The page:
We Need a New Federal Writers Project: A Conversation with David Kipen

By Jon WienerJuly 23, 2021

    We Need a New Federal Writers Project: A Conversation with David Kipen

    David Kipen is founder of the nonprofit bilingual storefront lending library Libros Schmibros in Los Angeles’s Boyle Heights. He’s also the author of the Modern Library book Dear Los Angeles: The City in Diaries and Letters, 1542 to 2018. And he’s a member of the fulltime writing faculty at UCLA. This interview, broadcast originally on The Nation podcast Start Making Sense, has been edited and condensed.


    JON WIENER: Here’s an idea: how about starting a new federal writers project? How about the government hiring a thousand unemployed writers and journalists all over the place to document the unprecedented year we’ve just been through, the COVID year? Congressman Ted Lieu of Los Angeles has introduced a bill to do just that, co-sponsored by Theresa Leger Fernandez of New Mexico. The idea comes from David Kipen — he’s former director of literature for the National Endowment for the Arts. David, remind us what the Federal Writers’ Project of the 1930s was, and what it did.

    DAVID KIPEN: In the 1930s, of course, America was flat on its back. The Federal Writers’ Project was part of the New Deal, FDR’s solution to hellacious unemployment. It put to work as many as 6,600 people at a time — writers, editors, photographers, broadcasters, librarians — chronicling everything going on in the country at that time, but also American history, American voices. They basically invented the discipline of oral history, talking to formerly enslaved people, 2,300 of them. The number of general interviews, with everybody from longshoreman to seamstresses, topped 10,000, as did ultimately the total staff of the project over the course of four years.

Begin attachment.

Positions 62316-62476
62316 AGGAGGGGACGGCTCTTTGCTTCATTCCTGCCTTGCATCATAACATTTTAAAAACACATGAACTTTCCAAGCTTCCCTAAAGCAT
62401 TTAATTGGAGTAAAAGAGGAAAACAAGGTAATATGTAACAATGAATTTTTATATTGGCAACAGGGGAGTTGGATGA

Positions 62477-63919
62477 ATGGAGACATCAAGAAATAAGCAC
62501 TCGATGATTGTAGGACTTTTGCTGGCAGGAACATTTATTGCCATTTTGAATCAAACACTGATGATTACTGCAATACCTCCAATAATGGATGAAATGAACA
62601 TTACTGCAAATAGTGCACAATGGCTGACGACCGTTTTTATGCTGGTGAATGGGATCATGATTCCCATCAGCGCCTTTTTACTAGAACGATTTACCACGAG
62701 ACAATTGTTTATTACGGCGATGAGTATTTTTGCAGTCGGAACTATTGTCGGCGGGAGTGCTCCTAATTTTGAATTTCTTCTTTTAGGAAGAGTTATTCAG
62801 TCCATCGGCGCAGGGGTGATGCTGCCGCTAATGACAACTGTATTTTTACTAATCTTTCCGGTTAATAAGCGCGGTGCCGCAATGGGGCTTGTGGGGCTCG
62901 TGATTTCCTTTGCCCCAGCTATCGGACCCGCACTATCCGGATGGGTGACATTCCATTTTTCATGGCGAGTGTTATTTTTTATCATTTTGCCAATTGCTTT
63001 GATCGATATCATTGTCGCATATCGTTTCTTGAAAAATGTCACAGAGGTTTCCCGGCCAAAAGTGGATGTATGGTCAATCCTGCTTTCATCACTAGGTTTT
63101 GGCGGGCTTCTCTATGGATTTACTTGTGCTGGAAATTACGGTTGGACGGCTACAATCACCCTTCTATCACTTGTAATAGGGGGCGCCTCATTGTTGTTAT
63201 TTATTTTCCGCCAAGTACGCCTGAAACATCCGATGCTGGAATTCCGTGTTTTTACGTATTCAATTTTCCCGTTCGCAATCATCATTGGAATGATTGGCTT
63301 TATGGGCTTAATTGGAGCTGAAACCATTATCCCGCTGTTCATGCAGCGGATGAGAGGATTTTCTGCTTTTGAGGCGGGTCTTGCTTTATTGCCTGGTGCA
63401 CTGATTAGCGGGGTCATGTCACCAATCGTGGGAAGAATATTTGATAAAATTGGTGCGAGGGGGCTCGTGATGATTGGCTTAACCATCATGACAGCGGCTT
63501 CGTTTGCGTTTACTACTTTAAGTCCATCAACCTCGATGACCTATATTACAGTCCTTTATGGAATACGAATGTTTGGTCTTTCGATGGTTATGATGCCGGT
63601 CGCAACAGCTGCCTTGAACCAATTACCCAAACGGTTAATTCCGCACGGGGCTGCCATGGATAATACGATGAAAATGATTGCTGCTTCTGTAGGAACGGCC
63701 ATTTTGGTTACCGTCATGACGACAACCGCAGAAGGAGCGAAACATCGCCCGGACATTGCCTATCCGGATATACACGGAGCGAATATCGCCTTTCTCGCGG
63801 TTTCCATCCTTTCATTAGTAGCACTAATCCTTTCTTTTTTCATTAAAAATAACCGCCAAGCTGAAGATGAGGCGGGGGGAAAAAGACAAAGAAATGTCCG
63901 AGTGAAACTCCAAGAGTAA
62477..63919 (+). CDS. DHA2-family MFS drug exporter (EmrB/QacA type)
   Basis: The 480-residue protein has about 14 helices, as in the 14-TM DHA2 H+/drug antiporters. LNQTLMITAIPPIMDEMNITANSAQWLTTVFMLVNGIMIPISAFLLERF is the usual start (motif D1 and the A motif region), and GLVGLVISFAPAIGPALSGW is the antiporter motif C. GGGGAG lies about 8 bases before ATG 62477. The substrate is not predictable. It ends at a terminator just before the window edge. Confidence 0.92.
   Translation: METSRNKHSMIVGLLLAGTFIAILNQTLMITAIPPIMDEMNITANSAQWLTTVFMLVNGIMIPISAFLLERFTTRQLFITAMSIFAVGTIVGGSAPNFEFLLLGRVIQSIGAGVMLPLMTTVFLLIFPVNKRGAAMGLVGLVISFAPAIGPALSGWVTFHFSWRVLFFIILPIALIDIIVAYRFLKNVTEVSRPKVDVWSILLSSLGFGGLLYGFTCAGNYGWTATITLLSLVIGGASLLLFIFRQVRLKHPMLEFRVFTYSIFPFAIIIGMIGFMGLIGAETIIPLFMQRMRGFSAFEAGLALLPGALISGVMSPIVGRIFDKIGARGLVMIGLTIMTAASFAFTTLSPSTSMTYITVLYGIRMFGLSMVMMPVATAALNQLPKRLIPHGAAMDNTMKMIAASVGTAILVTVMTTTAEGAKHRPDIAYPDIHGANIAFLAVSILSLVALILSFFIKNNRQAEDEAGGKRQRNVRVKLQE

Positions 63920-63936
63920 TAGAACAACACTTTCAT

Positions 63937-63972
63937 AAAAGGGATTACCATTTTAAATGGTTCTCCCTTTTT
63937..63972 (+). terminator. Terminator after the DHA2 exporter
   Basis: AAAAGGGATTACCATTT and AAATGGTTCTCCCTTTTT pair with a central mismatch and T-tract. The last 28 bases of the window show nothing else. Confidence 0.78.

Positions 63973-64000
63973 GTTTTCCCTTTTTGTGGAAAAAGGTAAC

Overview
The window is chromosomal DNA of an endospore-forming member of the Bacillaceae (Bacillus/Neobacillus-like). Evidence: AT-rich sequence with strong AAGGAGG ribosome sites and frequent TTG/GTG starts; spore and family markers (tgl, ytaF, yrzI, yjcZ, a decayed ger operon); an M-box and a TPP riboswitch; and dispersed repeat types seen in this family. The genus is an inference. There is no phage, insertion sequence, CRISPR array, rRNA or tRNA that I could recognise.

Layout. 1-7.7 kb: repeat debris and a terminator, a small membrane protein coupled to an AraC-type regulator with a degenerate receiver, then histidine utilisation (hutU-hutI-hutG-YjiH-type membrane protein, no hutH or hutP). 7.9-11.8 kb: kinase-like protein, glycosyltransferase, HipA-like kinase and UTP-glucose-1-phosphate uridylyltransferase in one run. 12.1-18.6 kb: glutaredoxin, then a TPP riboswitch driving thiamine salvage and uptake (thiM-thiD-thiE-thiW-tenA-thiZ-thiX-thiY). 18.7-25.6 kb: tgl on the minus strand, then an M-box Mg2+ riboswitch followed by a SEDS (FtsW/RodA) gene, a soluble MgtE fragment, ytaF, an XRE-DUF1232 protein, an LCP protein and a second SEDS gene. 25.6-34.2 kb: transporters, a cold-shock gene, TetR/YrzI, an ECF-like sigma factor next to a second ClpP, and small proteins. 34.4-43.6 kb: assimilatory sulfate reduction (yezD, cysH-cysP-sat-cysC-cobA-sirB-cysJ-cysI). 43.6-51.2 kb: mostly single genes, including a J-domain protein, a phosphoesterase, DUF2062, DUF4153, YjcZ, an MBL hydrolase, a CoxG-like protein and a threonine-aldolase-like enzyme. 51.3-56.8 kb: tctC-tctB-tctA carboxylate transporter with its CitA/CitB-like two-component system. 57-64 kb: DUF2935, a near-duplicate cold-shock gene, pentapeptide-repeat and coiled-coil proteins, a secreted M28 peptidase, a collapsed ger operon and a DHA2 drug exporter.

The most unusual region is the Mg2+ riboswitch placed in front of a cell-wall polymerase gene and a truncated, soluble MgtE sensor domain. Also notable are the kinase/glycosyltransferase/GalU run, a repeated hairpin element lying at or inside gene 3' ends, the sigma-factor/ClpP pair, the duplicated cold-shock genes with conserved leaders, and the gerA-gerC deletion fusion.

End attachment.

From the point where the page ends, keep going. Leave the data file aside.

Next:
Time magazine described the writers for the original project as “unemployed newspaperman, poets, graduates of schools of journalism who had never had jobs, authors of unpublished novels, high school teachers, and people who had always wanted to write.” They thought this was a ridiculous list. What do you think?

    Certainly all of that was true. But alongside them you had the likes of Zora Neale Hurston and John Cheever and Richard Wright and Ralph Ellison and Saul Bellow. And Studs Terkel, who got behind his first microphone for The Federal Writers’ Project.

    The WPA Guide to Minnesota, my home state, a typical product of The Federal Writers’ Project, was published in 1938 along with guides to other states and some of the biggest cities. The Minnesota book is, among other things, a travel guide. It features 20 road trips, six city tours, and 15 Boundary Waters canoe trips. The most notable of the WPA writers in Minnesota was Meridel Le Sueur, who later wrote about her experience in the Writers’ Project, in her proletarian novel about suffering in St. Paul — it’s called The Girl and it’s become a kind of feminist classic of thirties literature even though it wasn’t discovered and published until much later. That’s kind of par for the course for the Writers’ Project, isn’t it?

    Very much so. The American guides were what most people associate with the project, although there was much more. They created guides to all 48 states that consisted of, not just tour those tended to be the last third of each book. The first third was historical and cultural essays about the state. The middle was essays about cities. Then it wrapped up with the tour guides. These books were such a sensation, far beyond everybody’s expectations, that after a couple of years, when the guides started becoming best sellers and getting great reviews (from, among other places, The Nation), they realized they had a hit on their hands and kept going. They did guides to cities, guides to regions, over 10,000 publications in all.